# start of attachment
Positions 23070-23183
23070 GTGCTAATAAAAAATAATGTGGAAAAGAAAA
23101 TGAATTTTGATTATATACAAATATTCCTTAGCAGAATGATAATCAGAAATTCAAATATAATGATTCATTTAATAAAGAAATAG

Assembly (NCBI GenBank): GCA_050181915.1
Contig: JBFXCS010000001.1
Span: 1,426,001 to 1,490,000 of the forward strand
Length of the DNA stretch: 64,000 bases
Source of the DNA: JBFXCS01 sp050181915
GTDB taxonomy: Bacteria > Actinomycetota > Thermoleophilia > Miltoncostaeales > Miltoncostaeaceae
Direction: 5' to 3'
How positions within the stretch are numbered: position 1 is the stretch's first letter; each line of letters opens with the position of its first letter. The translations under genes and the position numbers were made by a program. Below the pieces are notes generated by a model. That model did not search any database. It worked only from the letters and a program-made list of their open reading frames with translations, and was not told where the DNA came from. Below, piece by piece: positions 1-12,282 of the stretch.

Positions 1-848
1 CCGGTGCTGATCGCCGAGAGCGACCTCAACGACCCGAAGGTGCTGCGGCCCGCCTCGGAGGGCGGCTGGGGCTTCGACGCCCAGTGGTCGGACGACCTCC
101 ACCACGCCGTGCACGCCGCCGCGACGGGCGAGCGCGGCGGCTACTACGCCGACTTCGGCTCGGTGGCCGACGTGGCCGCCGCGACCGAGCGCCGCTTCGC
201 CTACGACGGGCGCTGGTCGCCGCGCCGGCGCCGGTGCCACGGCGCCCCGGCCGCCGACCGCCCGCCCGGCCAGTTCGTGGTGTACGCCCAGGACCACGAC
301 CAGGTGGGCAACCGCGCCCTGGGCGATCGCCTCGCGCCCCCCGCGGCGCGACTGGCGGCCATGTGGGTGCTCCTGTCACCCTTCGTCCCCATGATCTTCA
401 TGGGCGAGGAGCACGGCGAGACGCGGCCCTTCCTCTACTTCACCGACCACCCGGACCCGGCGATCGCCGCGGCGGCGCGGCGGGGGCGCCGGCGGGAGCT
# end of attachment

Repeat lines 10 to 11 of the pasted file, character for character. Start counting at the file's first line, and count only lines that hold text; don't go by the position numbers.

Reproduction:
Direction: 5' to 3'
How positions within the stretch are numbered: position 1 is the stretch's first letter; each line of letters opens with the position of its first letter. The translations under genes and the position numbers were made by a program. Below the pieces are notes generated by a model. That model did not search any database. It worked only from the letters and a program-made list of their open reading frames with translations, and was not told where the DNA came from. Below, piece by piece: positions 1-12,282 of the stretch.